Highlights saved before July 30, 2012 will not be displayed on their respective source pages.

You can easily re-create the highlights by opening the book page or article, selecting the text, and clicking “Highlight.”

Citations (0)
Some of your citations are legacy items.

Any citation created before July 30, 2012 will labeled as a “Cited page.” New citations will be saved as cited passages, pages or articles.

We also added the ability to view new citations from your projects or the book or article where you created them.

Notes (0)
Bookmarks (0)

You have no saved items from this article

Project items include:
  • Saved book/article
  • Highlights
  • Quotes/citations
  • Notes
  • Bookmarks
Notes
Cite this article

Cited article

Style
Citations are available only to our active members.
Buy instant access to cite pages or passages in MLA, APA and Chicago citation styles.

(Einhorn, 1992, p. 25)

(Einhorn 25)

1. Lois J. Einhorn, Abraham Lincoln, the Orator: Penetrating the Lincoln Legend (Westport, CT: Greenwood Press, 1992), 25, http://www.questia.com/read/27419298.

Cited article

New Stadium Analysis Close to Glendening's: Redskins `Pleased' by Report's Estimates
Settings

Settings

Typeface
Text size Smaller Larger Reset View mode
Search within

Search within this article

Look up

Look up a word

  • Dictionary
  • Thesaurus
Please submit a word or phrase above.
Print this page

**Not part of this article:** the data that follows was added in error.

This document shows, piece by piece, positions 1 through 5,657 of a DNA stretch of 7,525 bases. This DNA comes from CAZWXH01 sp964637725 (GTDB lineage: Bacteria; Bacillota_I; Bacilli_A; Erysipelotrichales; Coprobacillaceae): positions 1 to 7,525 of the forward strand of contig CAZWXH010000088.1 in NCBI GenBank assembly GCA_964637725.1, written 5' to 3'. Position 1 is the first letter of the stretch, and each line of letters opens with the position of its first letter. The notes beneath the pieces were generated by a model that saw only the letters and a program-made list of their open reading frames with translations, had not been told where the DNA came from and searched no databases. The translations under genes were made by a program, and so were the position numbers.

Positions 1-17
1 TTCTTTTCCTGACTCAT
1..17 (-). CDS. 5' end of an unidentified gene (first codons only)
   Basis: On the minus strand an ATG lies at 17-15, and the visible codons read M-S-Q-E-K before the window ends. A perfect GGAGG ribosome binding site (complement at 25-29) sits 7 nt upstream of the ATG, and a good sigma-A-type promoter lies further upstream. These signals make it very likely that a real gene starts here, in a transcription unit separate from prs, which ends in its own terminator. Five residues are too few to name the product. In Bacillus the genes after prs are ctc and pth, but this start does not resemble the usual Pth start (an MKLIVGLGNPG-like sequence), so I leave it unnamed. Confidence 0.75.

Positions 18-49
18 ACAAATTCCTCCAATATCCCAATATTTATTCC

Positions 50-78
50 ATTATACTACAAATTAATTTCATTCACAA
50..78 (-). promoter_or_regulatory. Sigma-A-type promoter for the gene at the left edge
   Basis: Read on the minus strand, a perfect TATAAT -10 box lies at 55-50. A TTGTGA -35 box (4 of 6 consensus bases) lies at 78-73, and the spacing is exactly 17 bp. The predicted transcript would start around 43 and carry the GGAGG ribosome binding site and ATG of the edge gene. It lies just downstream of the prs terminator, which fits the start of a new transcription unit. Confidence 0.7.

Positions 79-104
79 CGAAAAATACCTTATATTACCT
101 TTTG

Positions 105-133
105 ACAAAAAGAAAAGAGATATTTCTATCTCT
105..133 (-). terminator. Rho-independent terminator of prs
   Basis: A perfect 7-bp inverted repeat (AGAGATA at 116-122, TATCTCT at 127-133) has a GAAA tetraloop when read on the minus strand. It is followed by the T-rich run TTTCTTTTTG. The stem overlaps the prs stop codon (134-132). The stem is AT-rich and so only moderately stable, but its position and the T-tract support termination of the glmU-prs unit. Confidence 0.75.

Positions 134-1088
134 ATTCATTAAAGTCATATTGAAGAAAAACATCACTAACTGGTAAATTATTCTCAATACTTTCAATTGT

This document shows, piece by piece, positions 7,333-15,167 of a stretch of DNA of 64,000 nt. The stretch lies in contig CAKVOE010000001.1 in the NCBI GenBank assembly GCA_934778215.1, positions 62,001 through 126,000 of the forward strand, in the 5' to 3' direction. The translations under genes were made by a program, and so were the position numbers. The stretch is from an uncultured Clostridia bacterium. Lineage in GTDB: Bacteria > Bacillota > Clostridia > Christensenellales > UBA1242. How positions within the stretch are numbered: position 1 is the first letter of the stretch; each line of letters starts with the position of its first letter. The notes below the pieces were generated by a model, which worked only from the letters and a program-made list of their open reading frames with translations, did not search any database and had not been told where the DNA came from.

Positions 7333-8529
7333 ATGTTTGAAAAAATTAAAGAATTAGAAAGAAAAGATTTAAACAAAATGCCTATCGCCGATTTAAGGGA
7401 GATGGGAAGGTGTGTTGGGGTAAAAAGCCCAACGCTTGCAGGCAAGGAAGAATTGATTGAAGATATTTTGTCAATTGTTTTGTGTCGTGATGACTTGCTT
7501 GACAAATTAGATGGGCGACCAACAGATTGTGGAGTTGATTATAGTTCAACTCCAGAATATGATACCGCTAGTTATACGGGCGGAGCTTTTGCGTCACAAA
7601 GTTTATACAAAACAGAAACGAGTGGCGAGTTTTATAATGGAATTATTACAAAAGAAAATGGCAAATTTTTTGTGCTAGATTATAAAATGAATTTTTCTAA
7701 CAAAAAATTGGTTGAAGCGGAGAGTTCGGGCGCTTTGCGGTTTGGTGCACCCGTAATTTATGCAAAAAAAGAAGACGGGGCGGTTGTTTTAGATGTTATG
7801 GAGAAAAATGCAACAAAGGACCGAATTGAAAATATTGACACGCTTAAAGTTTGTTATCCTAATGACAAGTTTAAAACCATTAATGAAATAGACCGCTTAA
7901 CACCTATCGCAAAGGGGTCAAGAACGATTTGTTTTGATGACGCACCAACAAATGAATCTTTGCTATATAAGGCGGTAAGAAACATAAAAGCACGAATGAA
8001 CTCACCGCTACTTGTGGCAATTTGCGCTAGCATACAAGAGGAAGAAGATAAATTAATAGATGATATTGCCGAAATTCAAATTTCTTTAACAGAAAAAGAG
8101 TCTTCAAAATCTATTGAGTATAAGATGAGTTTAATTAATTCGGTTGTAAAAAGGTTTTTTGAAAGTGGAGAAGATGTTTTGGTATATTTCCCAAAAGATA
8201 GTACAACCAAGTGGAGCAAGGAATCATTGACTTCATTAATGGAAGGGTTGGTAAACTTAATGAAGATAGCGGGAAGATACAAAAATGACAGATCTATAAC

Print this page

Why can't I print more than one page at a time?

Help
Full screen

matching results for page

    Questia reader help

    How to highlight and cite specific passages

    1. Click or tap the first word you want to select.
    2. Click or tap the last word you want to select, and you’ll see everything in between get selected.
    3. You’ll then get a menu of options like creating a highlight or a citation from that passage of text.

    OK, got it!

    Cited passage

    Style
    Citations are available only to our active members.
    Buy instant access to cite pages or passages in MLA, APA and Chicago citation styles.

    "Portraying himself as an honest, ordinary person helped Lincoln identify with his audiences." (Einhorn, 1992, p. 25).

    "Portraying himself as an honest, ordinary person helped Lincoln identify with his audiences." (Einhorn 25)

    "Portraying himself as an honest, ordinary person helped Lincoln identify with his audiences."1

    1. Lois J. Einhorn, Abraham Lincoln, the Orator: Penetrating the Lincoln Legend (Westport, CT: Greenwood Press, 1992), 25, http://www.questia.com/read/27419298.

    Cited passage

    Thanks for trying Questia!

    Please continue trying out our research tools, but please note, full functionality is available only to our active members.

    Your work will be lost once you leave this Web page.

    Buy instant access to save your work.

    Already a member? Log in now.

    Oops!

    An unknown error has occurred. Please click the button below to reload the page. If the problem persists, please try again in a little while.